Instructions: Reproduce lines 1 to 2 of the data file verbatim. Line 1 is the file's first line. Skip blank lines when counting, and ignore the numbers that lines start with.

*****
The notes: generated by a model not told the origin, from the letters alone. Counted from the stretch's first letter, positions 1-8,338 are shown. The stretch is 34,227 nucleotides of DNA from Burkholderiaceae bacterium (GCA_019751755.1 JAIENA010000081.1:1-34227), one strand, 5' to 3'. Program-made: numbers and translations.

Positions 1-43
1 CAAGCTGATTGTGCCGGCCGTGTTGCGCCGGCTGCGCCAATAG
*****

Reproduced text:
The notes: generated by a model not told the origin, from the letters alone. Counted from the stretch's first letter, positions 1-8,338 are shown. The stretch is 34,227 nucleotides of DNA from Burkholderiaceae bacterium (GCA_019751755.1 JAIENA010000081.1:1-34227), one strand, 5' to 3'. Program-made: numbers and translations.

Positions 1-43